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Now What Do We Do with Intangible Assets?

Once a business is acquired and the buyer is looking through the grab bag of intangible assets (patents, trademarks, trade secrets, etc.) the question of what to do with them is in need of answering. Even if you’ve made the best laid plans in advance of the acquisition, there’s a need to revisit the brand assets to determine their value and how much they’ll need to change.

A fresh look at a brand asset often sparks a change to the brand mark in order to signal a change to the offering it represents. In a way this is the “under new ownership” reason for changing a mark. It makes sense to do so, but it is also the place where the most care should be given, because the underlying meaning behind acquisitions or mergers can cause issues.

Even marginally successful brands have a fan club, whether they nurture them or not, there are people who like the brand the way they’ve come to know it. These are the people who have stuck with the brand after others left it, when times were tough and when mistakes were made. When a change of ownership happens the cultural expectation is that it will negatively impact the brand for which these fans have expressed their loyalty.

This certainly doesn’t mean you should leave the brand unchanged, in fact, this is a time when positive change can make the largest impact. It is a statement of authority; if managed right, designed properly and messaged precisely that can provide the spark for a new growth phase in the brand’s history.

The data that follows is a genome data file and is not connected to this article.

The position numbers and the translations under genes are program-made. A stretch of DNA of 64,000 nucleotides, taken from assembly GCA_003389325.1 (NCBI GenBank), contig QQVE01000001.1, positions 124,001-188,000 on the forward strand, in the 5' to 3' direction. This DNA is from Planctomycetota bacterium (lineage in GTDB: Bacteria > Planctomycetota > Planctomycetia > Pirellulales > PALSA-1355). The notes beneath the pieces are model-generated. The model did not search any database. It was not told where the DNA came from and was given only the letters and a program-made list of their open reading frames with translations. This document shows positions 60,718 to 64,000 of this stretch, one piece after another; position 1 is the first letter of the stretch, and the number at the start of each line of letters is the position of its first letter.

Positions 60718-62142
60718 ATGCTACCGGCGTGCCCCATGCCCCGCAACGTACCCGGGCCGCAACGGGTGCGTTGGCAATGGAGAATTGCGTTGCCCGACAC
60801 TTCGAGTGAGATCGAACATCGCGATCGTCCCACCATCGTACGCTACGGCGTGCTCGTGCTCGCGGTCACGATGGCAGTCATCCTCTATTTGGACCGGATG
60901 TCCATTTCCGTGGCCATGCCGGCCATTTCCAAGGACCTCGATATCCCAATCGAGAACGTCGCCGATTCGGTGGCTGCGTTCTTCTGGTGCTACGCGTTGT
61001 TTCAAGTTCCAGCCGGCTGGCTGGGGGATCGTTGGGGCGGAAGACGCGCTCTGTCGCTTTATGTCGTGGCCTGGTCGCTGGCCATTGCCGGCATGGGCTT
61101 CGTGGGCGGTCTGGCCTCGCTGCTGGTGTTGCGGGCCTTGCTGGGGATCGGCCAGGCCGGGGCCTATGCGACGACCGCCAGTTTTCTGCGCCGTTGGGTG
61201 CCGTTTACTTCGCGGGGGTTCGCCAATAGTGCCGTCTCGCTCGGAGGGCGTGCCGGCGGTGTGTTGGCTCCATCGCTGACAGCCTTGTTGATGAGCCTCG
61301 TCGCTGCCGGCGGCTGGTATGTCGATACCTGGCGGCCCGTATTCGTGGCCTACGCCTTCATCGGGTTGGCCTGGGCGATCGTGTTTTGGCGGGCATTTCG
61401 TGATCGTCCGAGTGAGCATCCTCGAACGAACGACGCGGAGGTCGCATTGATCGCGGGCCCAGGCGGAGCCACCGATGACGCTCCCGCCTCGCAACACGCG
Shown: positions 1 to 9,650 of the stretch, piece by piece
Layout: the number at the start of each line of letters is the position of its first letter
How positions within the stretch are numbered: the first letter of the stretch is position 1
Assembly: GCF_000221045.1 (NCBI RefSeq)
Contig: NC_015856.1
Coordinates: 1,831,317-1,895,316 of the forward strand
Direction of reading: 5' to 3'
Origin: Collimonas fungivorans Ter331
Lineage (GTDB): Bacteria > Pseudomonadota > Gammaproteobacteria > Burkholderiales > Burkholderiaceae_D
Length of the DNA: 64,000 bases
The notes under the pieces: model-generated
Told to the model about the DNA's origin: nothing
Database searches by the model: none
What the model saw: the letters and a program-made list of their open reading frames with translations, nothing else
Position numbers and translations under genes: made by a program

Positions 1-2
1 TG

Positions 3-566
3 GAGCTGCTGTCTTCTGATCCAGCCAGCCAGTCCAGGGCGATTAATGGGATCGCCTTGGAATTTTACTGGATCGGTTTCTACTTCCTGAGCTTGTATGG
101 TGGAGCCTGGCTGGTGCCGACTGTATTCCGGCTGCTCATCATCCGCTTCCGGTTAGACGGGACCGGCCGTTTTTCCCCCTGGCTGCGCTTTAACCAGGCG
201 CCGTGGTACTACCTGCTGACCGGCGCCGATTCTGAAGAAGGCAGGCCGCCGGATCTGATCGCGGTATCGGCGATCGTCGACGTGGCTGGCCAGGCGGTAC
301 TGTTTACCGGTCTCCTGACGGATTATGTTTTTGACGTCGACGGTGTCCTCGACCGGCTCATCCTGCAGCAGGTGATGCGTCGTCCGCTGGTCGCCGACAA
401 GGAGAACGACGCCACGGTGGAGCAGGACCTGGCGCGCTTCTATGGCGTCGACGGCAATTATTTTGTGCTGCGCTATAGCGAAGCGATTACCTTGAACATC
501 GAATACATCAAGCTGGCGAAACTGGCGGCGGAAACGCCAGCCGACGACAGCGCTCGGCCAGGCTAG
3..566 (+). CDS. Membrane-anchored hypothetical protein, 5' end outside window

At Capsule, we’ve seen so many examples of this that it was a challenge to pick just one. The story that had the most consolidation of brands after acquisition and most dramatic outcomes has to be Moss.

After an acquisition spree of six brands, parent brand Moss was challenged by the board to show results with the portfolio. After conducting research and exploration of each brand it was determined they had little value as intangible assets, and the decision was made to rebrand the parent company in order to consolidate each of these acquisitions under it.

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The result was a focused effort to build one brand across multiple categories. This led to more efficient use of marketing dollars and a singular more valuable brand for the investment portfolio.

Seeing this in final form makes it look easy, tied up in a nice bow with a dusting of confetti. In fact, when consolidating brands the internals teams of these newly acquired brands can be most challenged by this change. They’ve dedicated their career to a brand that is now acquired, merged and going away into another, larger entity. It is critical they see the larger brand as better, not just bigger in order for their loyalty to transfer, which is the same for that fan club every brand has.

Change is inevitable, but properly messaged change is rare. Messaging it right, as was done with the Moss team, internally and externally, and a brand mark can signal a bright future. Get it wrong and the loyalists (customers and employees) leave swearing your name on the way out the door.

Merger or acquisition on the near horizon, reach out if you’d like to discuss it.

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Categories Business & Marketing, Branding, Design Thinking, Work

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